The iShares MSCI Emerging Markets exchange-traded fund fell as Federal Reserve minutes stoked concern that policy makers will raise U.S. interest rates sooner than anticipated, prompting investors to shift money out of developing nations’ assets.
The ETF declined 0.2 percent to $45.06. The MSCI Emerging Markets Index fell less than 0.1 percent to 1,084.02, halting a seven-day rally. The FTSE/JSE Africa Banks Index in Johannesburg declined to the lowest in more than a month after Moody’s Investors Service cut South Africa’s biggest lenders’ local-currency debt ratings. Turkish equities decreased 0.5 percent, paced by a real-estate investment trust.
Minutes from the Fed’s July meeting said many policy makers noted that “it might become appropriate to begin removing monetary policy accommodation sooner than they currently anticipated.” Developing-country stocks fell after the comments were released amid concern higher interest rates will lure money to the U.S. from emerging markets, said Paul Christopher, the chief international strategist at Wells Fargo Advisors.
“The initial reaction will be positive for the dollar and slightly negative for emerging markets,” Christopher, who helps manage $1.4 trillion, said by phone from St. Louis.
Turkey’s lira dropped 1.1 percent. A Bloomberg gauge tracking 20 emerging-market currencies fell 0.5 percent to a two-week low.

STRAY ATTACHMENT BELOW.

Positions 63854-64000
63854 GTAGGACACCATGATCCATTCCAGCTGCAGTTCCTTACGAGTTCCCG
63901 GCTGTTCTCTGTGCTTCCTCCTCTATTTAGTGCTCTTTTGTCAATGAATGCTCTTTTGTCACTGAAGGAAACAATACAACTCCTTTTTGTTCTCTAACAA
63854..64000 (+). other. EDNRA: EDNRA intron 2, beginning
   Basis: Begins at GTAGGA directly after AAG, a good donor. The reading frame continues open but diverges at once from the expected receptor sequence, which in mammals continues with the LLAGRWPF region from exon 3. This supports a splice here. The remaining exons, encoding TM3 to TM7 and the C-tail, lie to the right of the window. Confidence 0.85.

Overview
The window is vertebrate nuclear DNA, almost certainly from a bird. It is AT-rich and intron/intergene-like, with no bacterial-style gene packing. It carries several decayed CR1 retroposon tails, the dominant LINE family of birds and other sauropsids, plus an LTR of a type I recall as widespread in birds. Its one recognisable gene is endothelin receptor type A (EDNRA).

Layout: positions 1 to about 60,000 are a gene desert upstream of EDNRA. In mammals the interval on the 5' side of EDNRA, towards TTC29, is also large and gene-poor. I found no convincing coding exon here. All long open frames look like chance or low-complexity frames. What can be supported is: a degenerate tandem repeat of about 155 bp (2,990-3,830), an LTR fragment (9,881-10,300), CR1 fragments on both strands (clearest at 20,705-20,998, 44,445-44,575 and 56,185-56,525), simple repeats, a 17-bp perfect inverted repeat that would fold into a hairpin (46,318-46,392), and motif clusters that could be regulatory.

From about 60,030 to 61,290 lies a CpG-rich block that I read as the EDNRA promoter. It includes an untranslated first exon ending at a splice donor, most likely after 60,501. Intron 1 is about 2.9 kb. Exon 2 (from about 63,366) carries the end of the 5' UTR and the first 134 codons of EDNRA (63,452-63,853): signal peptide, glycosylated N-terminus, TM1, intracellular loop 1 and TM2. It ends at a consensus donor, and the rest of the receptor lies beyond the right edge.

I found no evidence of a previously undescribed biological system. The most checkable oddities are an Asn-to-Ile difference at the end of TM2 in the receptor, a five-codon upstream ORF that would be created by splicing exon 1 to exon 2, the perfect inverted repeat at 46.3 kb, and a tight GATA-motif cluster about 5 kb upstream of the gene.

The Ibovespa (IBOV) gained for a fifth day, advancing 0.7 percent after the central bank acted to boost credit, easing concern that a slowdown in Latin America’s largest economy will deepen.
The FTSE/JSE Africa Banks Index dropped 1.4 percent. The local-currency deposit ratings of Standard, FirstRand Ltd., Nedbank Group Ltd. and Absa Bank Ltd., a unit of Barclays Plc, were cut, Moody’s said yesterday in a statement.
The South African Reserve Bank placed African Bank Investments Ltd., an unsecured lender, into administration on Aug. 10 after it reported a record loss and said it needed at least 8.5 billion rand ($792 million) of capital.
Massmart Holdings Ltd. (MSM), South Africa’s biggest food and goods wholesaler, tumbled 8.6 percent after saying first-half earnings dropped.
Turkish stocks fell for the first time in three days. Real estate investment trust Saf Gayrimenkul Yatirim Ortakligi AS plunged 6.8 percent after second-quarter net income decreased to 807 million liras ($369 million) from 1.24 million in the same period last year.
Russia’s Micex Index added 0.7 percent in the ninth day of advances, the longest stretch of gains since April 2010.
Ukraine’s armed forces said they continue to push back separatists in fighting in the country’s east ahead of a possible face-to-face meeting of the Russian and Ukrainian leaders next week. The UX Index rose 0.5 percent in Kiev.
Six out of 10 industry groups in the emerging-markets measure retreated, led by consumer-staples and phone companies.
The Hang Seng China Enterprises Index (HSCEI) of mainland companies listed in Hong Kong slipped 0.4 percent, while the Shanghai Composite Index (SHCOMP) retreated 0.2 percent before a preliminary manufacturing report tomorrow. Indian shares sank 0.4 percent after a six-day rally.
The premium investors demand to own developing-country debt over U.S. Treasuries declined three basis points to 276, according to JPMorgan Chase & Co. indexes.
To contact the editors responsible for this story: Daliah Merzaban at email@example.com Richard Richtmyer